ROME, January 12 – As Alitalia readied for takeoff as a private company this week, Prime Minister Silvio Berlusconi sought to reassure his political allies in the north that Milan\’s Malpensa airport will survive the overhaul.
The new Alitalia, which has merged with domestic carrier Air One and ceded a 25 percent stake to Air France-KLM for a reported 310 million euros (415 million dollars), will originate most of its inter-continental routes from Rome starting Tuesday.
The deal with Air France — expected to win approval by the Alitalia board of directors on Monday — "does not mean that Malpensa will be abandoned as a hub," Berlusconi told a meeting Sunday of his centre-right People of Freedoms party.
"There is no serious concern for Malpensa, which will have the same passenger flows and maybe even more thanks to increases by other foreign companies," Berlusconi said.
The government has come under fire for "underselling" the airline as an Italian investor group sealed a billion-euro deal to take it over in December, nine months after Berlusconi helped to torpedo a takeover bid by Air France.
A "Save Malpensa" amendment has been added to a government plan, currently before parliament, to address the effects on Italy of the global financial crisis.
The measures are aimed at bolstering traffic through Milan, from where the streamlined new Alitalia will operate just three intercontinental flights — to New York, Sao Paulo and Tokyo.
The total number of daily routes has been slashed by more than a third, from 1,050 flown by Alitalia and Air One each day a year ago to 670.
Berlusconi, who himself hails from Milan, won elections last April in coalition with the regional Northern League party, which lobbied for Alitalia to partner with Germany\’s Lufthansa.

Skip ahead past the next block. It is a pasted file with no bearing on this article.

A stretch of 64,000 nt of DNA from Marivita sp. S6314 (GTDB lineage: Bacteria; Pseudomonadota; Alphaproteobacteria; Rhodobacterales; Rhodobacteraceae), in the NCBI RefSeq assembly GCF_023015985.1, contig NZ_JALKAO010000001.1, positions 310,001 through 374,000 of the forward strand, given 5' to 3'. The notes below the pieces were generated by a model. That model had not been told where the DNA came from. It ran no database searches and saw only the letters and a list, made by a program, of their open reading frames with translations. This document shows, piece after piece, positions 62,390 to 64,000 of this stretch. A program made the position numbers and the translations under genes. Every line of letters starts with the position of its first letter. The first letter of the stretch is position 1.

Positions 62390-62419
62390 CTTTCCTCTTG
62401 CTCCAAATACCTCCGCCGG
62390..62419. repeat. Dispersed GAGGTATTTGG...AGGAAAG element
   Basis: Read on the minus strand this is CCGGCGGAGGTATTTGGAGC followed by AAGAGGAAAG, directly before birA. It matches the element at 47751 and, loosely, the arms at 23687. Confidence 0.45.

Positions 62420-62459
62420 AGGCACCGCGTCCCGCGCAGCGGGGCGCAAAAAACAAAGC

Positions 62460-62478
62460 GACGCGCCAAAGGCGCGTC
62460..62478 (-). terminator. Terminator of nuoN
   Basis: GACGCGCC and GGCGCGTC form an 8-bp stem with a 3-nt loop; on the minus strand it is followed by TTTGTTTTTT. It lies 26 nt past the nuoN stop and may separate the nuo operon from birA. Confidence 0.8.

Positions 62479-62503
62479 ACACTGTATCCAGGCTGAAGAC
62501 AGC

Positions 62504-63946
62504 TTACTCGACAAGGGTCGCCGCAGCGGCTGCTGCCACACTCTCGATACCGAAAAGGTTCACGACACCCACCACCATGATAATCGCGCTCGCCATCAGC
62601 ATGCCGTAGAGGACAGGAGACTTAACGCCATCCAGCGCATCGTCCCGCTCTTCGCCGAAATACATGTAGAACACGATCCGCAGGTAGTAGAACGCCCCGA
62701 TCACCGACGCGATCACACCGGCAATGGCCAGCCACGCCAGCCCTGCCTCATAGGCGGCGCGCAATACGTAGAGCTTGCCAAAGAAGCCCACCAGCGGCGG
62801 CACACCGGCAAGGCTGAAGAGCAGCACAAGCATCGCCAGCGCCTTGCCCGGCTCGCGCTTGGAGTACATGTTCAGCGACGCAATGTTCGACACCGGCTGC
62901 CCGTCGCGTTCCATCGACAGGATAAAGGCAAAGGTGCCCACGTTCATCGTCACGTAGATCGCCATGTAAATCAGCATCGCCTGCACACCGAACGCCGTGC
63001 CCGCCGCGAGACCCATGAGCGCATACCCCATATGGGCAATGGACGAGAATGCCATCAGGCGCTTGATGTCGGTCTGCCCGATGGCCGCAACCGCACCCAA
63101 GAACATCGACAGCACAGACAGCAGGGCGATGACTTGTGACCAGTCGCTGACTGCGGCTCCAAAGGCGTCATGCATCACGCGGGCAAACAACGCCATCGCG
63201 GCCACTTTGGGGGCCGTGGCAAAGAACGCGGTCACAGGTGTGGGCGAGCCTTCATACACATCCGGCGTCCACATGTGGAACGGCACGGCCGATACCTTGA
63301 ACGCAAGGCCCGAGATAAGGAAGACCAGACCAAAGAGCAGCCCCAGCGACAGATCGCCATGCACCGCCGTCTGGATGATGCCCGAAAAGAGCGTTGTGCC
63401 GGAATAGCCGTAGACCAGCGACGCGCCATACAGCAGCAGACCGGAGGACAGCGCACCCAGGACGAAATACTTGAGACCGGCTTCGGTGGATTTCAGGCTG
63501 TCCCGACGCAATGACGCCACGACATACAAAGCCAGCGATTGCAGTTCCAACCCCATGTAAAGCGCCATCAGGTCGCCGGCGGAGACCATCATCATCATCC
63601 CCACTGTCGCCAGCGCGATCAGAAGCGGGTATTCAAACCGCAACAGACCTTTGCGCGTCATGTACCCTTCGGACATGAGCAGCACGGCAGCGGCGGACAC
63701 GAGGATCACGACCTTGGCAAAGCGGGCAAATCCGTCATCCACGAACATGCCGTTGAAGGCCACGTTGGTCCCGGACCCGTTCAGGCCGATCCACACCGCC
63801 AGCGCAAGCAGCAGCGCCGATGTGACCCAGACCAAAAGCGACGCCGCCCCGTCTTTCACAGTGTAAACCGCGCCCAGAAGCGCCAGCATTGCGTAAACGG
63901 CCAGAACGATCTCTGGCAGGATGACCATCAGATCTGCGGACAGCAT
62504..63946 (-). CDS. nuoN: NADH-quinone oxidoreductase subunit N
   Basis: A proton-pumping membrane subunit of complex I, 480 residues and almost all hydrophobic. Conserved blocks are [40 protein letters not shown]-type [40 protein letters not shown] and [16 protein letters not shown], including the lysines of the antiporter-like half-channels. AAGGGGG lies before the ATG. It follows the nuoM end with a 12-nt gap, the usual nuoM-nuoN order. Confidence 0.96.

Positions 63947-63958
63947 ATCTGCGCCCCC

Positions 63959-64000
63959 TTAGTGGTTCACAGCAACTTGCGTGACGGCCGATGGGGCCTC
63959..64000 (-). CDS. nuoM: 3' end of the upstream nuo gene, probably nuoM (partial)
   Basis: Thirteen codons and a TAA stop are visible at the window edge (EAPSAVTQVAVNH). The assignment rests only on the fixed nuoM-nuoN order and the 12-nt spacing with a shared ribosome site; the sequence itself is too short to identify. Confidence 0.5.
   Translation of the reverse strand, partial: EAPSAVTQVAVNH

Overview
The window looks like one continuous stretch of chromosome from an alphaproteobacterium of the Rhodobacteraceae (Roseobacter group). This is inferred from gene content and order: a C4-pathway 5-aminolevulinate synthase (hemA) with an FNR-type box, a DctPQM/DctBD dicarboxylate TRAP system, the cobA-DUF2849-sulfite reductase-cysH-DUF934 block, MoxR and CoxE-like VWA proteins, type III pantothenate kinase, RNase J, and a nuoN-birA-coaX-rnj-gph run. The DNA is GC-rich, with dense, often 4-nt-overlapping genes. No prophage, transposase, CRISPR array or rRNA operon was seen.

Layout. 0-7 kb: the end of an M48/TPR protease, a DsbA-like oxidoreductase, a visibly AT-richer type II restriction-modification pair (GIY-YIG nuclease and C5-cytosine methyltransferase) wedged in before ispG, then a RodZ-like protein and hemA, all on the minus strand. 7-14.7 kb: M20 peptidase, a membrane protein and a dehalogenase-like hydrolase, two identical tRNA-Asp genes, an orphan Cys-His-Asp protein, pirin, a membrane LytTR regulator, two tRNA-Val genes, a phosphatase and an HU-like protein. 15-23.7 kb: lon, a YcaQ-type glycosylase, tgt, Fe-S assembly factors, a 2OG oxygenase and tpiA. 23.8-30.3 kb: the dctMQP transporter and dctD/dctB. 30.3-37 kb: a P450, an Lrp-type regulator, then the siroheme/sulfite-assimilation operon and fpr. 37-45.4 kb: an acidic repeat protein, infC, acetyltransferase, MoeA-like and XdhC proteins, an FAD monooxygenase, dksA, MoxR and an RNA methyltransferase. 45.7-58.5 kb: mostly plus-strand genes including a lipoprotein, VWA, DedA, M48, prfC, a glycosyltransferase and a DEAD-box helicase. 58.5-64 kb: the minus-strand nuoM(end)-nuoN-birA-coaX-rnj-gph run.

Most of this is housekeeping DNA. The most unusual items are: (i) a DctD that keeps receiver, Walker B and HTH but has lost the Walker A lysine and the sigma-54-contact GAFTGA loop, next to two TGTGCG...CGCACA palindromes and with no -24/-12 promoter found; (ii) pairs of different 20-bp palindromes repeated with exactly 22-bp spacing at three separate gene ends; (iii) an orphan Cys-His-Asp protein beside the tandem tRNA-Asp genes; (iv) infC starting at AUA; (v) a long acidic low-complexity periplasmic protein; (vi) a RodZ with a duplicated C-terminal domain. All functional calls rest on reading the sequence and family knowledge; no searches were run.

Alitalia\’s powerful unions also preferred Lufthansa, which has a multi-hub setup, and Tuesday\’s relaunch may be snarled by labour action.
Berlusconi was instrumental in torpedoing a takeover bid by Air France ahead of the 2008 polls, insisting on a "Made in Italy" alternative in what was seen as a vote-getting ploy.
The "Save Malpensa" amendment calls for bilateral accords to increase the number of domestic, international and inter-continental slots allowed at Malpensa.
Berlusconi on Sunday hailed what he termed "a very advantageous contract" agreed last week between CAI and Air France, even if "the door was never shut" to Lufthansa.
The prime minister said the German carrier had failed to make a concrete proposal.
The flamboyant media tycoon had said in November — during a visit by German Chancellor Angela Merkel to northeastern Trieste — that Lufthansa offered "numerous advantages" with regard to use of Malpensa airport in the export-driven north.
The remarks came as CAI was about to announce its preference for Air France-KLM, and forced a postponement of the decision to the end of the year, news reports said.
Northern politicians and business leaders lobbied hard for CAI to select the German airline, which was expected to favour Milan-centred business traffic over tourist travel centring on Rome.
The Italian government has been trying for years to sell off its 49.9 percent stake in Alitalia, a symbol of Italian industry for more than half a century which was on the verge of bankruptcy when CAI took it over.